If you were to ask Lord and Lady Cavendish their secret for keeping the public coming back to the gardens at Holker Hall in Cumbria year after year, their answer would be simple: constant evolution. During their time at Holker Hall their aim has been to constantly question every aspect of the garden, working closely with their gardening team to ensure that the visitor experience continues to be both engaging and inspiring.
As part of this continual process an exciting new project, which has been in the planning stages for some time, is about to take shape. Pagan Grove has been designed by the renowned landscape architect, Kim Wilkie, and comprises the remodelling of part of this historic garden to form an oval amphitheatre bowl descending into the ground. The project, which is the largest scale earthworks project at Holker Hall since the construction of the Neptune Cascade in 1988 will begin in early August and is due to take three months to complete.
As a rule Lord and Lady Cavendish do not use designers, but will consider making an exception if they feel that someone challenges them or they come across particularly knowledgeable people who can offer something unique. Lord Cavendish explains; “Kim Wilkie asked us if we had ever considered why we have a motorway running through our garden. His comments were strong but very true and in no way meant to cause any offense. Kim simply challenged us to look at an area in the heart of the gardens that he feels has the potential to become a strong focal point. The long wide straight path, that Kim had referred to as a motorway, runs north through the garden has over time developed a rather arterial road feel to it which jars with the landscaping, and the area itself is lacking a focus. This was the beginning of the creative process for us.”
Lord Cavendish continues; “The development of the design has been a collaborative process. Only by being in the gardens can we appreciate and understand the space. By considering the wider picture, how the sun falls in different seasons, the changing directions of the wind, could we then develop a design that will not only add a new element to the landscape but will also complement the existing surroundings. The gardens work around near views, intermediate views and distant views and we are keen that Pagan Grove continues to deliver this. I envisage the amphitheatre design providing a natural seating area for reflection which can be used and enjoyed by our visitors.”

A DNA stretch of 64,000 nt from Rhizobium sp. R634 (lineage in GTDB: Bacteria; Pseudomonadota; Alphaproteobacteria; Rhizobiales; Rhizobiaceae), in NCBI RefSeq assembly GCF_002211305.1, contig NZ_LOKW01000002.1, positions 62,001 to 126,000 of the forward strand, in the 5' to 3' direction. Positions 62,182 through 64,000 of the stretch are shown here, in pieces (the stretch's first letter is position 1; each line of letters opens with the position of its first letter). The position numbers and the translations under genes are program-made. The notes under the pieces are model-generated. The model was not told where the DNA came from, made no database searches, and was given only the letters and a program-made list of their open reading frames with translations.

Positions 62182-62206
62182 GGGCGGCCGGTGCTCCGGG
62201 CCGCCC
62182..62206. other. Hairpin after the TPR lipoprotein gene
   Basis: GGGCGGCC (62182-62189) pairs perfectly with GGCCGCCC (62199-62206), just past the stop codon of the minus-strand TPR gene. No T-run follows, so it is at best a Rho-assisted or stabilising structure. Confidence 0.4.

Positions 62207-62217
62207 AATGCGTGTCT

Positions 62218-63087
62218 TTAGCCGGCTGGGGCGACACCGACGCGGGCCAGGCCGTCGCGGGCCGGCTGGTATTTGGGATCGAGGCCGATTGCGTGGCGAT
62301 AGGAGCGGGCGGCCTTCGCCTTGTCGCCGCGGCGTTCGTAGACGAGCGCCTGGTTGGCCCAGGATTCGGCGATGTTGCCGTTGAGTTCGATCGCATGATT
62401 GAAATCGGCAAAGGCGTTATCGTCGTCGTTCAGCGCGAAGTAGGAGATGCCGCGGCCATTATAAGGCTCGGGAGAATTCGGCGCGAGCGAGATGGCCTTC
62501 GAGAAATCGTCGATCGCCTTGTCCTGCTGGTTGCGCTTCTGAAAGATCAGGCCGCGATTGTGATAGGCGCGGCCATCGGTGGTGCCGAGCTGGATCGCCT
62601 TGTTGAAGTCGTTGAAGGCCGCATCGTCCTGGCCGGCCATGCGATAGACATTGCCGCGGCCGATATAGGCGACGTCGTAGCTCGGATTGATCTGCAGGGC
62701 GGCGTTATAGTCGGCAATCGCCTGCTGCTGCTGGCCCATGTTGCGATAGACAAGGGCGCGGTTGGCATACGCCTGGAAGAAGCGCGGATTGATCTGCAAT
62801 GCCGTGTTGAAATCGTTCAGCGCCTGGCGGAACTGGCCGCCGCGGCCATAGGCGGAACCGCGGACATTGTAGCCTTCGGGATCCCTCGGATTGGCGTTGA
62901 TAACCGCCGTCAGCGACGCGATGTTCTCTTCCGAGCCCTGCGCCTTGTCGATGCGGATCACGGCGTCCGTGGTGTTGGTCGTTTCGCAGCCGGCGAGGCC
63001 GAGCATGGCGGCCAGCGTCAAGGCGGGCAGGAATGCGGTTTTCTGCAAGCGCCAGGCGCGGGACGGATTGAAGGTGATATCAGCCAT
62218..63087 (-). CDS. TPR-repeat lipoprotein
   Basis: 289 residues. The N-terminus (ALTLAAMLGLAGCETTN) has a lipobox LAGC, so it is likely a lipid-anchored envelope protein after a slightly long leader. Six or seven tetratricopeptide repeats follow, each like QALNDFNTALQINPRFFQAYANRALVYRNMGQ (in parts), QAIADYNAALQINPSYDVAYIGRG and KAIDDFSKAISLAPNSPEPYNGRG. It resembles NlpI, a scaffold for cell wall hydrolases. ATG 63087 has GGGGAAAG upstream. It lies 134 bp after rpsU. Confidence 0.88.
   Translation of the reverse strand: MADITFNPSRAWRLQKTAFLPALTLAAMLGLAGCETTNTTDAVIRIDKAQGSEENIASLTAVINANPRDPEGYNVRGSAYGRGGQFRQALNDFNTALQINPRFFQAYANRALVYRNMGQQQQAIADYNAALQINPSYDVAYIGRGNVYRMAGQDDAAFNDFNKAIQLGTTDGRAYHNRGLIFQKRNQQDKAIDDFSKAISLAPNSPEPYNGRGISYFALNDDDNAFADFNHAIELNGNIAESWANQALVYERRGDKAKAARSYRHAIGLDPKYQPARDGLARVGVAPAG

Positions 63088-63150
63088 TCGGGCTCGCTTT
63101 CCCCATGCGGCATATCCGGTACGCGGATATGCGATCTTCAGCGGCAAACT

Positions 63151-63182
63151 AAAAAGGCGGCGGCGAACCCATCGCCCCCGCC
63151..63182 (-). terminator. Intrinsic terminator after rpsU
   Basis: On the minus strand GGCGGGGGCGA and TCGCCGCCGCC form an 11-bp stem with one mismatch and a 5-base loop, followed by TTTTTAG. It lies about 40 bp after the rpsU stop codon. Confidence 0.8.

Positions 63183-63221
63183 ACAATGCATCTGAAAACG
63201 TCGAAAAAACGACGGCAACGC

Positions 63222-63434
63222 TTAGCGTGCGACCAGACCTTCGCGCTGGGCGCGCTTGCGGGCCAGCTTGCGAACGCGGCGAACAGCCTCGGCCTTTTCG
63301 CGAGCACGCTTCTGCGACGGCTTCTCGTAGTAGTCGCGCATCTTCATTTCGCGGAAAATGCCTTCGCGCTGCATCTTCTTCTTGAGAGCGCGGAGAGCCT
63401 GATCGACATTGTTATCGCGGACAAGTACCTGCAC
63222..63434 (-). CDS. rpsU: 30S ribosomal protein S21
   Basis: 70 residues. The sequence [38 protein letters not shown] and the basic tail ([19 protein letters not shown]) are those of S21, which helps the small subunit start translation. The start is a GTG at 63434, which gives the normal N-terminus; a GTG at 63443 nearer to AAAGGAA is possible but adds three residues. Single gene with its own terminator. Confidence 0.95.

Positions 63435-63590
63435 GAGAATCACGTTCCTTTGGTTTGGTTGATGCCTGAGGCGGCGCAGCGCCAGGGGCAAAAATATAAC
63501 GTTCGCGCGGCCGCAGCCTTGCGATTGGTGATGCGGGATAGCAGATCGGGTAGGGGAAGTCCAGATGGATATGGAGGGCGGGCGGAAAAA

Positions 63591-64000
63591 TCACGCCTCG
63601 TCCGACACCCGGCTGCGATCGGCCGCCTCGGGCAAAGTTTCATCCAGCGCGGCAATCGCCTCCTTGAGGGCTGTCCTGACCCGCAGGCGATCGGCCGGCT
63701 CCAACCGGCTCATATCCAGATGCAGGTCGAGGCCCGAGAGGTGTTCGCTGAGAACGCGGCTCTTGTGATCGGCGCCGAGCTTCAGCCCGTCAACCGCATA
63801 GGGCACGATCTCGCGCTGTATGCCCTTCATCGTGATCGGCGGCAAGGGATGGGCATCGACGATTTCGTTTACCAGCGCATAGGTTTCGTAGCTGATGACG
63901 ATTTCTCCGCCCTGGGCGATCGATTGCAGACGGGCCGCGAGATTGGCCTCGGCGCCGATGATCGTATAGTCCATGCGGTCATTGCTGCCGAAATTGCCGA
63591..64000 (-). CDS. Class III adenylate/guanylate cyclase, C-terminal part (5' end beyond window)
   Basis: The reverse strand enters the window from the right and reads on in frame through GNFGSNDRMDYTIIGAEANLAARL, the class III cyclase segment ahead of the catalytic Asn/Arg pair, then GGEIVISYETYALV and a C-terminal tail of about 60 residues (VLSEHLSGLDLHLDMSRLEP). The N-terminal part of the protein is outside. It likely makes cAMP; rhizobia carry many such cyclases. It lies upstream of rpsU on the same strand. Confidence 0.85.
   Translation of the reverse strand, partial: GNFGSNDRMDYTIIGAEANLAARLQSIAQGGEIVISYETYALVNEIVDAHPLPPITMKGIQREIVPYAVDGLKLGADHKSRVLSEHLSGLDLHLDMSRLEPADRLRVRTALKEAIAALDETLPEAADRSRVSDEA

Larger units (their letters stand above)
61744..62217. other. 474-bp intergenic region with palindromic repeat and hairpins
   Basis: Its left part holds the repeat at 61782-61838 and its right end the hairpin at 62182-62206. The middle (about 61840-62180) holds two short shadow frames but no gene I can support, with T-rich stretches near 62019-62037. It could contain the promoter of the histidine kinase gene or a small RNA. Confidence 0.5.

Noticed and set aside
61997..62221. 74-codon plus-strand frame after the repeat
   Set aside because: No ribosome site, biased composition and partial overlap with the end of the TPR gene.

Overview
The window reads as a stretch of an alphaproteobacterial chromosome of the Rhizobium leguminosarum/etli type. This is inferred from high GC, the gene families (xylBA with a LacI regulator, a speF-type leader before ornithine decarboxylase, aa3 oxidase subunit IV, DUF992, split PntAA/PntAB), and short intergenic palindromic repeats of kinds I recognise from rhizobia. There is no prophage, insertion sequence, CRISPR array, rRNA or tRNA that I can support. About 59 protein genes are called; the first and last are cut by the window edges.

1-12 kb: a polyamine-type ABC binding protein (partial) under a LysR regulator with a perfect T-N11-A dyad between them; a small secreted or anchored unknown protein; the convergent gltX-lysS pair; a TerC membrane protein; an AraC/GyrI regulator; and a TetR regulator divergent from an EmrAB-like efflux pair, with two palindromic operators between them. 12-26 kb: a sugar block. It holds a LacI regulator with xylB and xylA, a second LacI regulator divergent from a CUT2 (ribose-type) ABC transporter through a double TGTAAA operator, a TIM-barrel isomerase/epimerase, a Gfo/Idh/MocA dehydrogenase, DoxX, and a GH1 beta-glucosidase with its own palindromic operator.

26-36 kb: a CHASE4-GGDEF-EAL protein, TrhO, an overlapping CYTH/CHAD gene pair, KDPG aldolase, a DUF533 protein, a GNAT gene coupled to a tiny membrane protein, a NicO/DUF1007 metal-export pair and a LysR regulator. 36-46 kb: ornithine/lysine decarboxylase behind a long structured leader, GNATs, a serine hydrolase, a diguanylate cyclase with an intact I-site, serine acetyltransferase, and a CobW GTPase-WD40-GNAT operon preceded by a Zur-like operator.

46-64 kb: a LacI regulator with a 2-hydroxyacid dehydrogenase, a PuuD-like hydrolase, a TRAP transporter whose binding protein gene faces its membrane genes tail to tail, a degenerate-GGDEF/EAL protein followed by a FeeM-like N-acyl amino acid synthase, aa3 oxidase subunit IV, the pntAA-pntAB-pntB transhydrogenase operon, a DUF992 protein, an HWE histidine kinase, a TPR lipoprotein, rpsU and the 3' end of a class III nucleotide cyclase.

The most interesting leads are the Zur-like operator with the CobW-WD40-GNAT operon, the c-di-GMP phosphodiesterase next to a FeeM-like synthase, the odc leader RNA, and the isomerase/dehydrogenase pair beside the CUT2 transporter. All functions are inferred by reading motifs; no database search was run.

“Pagan Grove is a big idea; it will create a marvellous landform. Kim Wilkie has a reputation for using the heritage of a place to make something of our own time and this is something that resonates with us and our style of gardening. Kim once commented that he liked the paganism of our gardening. Paganism in this context is an ancient concept of growing and it seemed an appropriate inspiration for the name.”
“We see ourselves as custodians of the landscape. We have a duty to not only conserve what is here that needs protecting but to also keep inspiring new generations to come and enjoy the space. I once said to a group of young children; “My grandmother planted this tree, knowing that it would take 60 years to grow and that she would never see it fully grown.” They were astonished by this.”
There are restraints and considerations in the planning and implementation of a project within a garden of this age and a natural responsibility that comes with managing an estate like Holker. The biggest challenge is to protect the rare trees. A tree specialist has been involved and in conjunction with the local planning authority protective measures will be agreed upon and put in place before any work starts on site.
The engineering works are being managed by a local family practice of chartered quantity surveyors, Bushell Raven. During the three month project the contractors will be moving over 3000 tonnes of earth and over 2000 tonnes of stone. The engineering project will take around eight weeks to complete and the path will also be re-routed as part of the project to provide a more naturalistic route through the garden. The landscaping work which will by carried out under the supervision of Holker’s Head Gardener, Yvonne Cannon, will take a further month and will be completed by the end of October. The gardens will reopen to the public for the spring season in March 2012 when Pagan Grove will be open for viewing.